Well, I think we are really agreeing, its a doctor doctor. You should not be killing only one thread. You want to fail immediately and loudly.

I'll agree that System.exit() "may" be a valid option in some cases.

But I think that the general use of System.exit() is a really bad thing, it really doesn't work all the time.

If you run Findbugs, it will whine a lot about each System.exit()
FindBugs

BTW, I strongly recommend findbugs
Jim Yingst
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Yes, we agree for the most part (which is true also for most other posters here). I only disagreed with the "ever" part of your statement, but that's a minor point really.
Ilja Preuss
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Posts: 14112
Originally posted by Campbell Ritchie:
Exceptions are there all the time; AssertionErrors have to be explicitly enabled.

I'm tying myself in knots here, aren't I?


I see. I guess I actually agree.

We never use asserts at work, exactly because they are disabled by default. Instead we use a homegrown Ensure class with static methods, which's exceptions cannot be disabled.
[ May 18, 2008: Message edited by: Ilja Preuss ]
Campbell Ritchie
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  16
I hope it's the first bit you agree with, Ilja, not the second.

But I did express myself badly on that thread. Sorry.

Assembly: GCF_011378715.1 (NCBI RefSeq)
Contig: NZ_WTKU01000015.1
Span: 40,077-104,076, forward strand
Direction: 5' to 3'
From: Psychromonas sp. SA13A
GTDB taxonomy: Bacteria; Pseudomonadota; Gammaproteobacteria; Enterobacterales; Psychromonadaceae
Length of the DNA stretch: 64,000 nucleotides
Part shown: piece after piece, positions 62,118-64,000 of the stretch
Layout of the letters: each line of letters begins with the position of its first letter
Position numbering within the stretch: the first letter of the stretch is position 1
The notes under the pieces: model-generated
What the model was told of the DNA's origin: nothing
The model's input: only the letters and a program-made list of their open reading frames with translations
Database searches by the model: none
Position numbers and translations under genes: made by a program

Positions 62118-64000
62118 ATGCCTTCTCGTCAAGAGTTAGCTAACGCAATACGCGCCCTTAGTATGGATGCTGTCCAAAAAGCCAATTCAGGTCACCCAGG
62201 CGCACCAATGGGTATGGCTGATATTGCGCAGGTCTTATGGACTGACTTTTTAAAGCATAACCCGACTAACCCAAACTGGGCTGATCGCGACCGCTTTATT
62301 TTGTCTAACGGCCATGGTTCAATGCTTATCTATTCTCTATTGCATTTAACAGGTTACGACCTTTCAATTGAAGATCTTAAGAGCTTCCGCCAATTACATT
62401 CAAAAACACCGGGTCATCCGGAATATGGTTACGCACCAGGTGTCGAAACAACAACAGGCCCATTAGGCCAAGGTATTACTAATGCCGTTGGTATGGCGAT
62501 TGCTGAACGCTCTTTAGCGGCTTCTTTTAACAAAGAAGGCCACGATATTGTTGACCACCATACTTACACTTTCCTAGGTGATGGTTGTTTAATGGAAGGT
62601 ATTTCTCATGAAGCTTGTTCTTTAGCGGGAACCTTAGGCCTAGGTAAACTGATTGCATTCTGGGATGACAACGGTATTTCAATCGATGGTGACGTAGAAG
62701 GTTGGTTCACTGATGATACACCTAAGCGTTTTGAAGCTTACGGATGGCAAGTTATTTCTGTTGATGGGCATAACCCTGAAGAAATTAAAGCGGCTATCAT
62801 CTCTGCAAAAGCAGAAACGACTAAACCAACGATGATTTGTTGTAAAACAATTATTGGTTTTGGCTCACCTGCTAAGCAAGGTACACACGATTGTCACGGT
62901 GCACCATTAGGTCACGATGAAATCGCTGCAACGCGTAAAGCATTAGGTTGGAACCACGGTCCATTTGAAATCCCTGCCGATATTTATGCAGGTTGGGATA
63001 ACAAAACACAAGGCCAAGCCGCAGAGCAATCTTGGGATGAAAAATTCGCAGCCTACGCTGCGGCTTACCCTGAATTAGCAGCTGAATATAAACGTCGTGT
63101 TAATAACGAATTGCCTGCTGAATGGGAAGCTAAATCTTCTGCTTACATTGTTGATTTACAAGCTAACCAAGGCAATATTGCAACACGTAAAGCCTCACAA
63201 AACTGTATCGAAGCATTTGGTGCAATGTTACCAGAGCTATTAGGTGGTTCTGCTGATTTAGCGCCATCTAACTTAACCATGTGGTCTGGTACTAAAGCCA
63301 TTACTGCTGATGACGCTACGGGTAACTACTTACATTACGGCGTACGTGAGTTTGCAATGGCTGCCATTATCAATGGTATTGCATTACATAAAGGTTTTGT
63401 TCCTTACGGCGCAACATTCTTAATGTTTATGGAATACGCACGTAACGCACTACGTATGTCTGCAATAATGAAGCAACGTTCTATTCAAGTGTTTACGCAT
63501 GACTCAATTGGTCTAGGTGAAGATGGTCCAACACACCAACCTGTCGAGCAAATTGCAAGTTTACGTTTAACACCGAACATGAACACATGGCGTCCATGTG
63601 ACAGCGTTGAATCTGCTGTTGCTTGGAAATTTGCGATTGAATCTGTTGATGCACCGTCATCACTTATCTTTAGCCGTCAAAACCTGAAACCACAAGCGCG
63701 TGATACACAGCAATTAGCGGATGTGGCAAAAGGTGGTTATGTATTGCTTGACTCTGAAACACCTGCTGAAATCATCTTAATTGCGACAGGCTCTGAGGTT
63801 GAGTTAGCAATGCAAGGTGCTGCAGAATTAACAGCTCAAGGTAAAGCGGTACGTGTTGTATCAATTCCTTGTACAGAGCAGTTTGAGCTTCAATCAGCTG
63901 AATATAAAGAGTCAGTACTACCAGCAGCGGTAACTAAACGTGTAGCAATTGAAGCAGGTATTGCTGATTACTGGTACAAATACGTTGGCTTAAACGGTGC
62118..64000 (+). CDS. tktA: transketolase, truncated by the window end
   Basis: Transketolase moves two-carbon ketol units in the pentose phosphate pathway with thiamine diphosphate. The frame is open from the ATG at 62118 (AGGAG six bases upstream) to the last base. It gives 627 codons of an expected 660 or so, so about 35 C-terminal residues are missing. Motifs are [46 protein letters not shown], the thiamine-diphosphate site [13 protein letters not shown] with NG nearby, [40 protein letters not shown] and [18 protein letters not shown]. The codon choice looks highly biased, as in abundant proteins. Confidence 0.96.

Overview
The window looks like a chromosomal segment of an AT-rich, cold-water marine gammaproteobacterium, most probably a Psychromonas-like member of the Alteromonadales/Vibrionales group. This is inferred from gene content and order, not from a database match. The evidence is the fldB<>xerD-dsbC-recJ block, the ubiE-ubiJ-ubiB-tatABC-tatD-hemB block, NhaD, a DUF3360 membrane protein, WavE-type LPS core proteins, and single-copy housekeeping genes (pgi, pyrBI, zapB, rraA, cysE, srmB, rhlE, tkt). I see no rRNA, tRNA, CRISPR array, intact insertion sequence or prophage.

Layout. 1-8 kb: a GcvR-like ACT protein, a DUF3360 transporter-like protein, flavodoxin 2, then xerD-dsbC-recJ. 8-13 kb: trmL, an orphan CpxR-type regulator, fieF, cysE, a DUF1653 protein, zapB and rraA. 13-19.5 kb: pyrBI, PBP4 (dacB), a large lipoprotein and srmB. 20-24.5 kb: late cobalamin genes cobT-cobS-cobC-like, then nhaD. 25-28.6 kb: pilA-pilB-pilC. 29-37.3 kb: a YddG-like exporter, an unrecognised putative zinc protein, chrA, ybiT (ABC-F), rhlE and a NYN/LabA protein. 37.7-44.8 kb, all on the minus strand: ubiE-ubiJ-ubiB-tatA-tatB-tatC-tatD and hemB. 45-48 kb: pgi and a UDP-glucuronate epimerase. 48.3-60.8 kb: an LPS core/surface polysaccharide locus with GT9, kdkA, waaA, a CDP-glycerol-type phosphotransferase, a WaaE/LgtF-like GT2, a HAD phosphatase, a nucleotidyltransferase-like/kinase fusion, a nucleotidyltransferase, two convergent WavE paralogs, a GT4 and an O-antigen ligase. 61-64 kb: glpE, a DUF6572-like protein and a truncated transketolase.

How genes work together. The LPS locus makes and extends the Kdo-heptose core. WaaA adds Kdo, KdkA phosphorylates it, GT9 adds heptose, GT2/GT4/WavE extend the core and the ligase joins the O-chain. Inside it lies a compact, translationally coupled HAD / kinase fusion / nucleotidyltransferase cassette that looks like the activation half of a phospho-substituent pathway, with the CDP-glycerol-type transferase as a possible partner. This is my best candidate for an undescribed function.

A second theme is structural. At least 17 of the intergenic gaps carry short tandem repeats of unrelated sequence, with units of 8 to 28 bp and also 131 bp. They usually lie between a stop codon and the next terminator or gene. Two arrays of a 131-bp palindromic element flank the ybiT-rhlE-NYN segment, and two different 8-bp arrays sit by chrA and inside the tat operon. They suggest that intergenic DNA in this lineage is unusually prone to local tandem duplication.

Jim Yingst
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Well, this is no fun. We're all too agreeable here. We need a good controversy to argue about.
Chris Waguespack
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Joined: Jul 26, 2007
Posts: 36

Thanks for all the help! Though this brings me to another question; if you have a GUI application, should a quit menu option directly call System.exit(0); or is there a better way to handle this?

Thanks again,
Chris

Edit: I think I figured out a correct approach. System.exit(); can be called if the application is exiting safely, as requested by the user. throw new RuntimeException(); should be used if an error occurs and the application needs to exit. Sound about right?
[ May 19, 2008: Message edited by: Chris Waguespack ]
Campbell Ritchie
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  16
Better to start a new thread for the new question, preferably on the Swing forum, please.
 
I agree. Here's the link: http://aspose.com/file-tools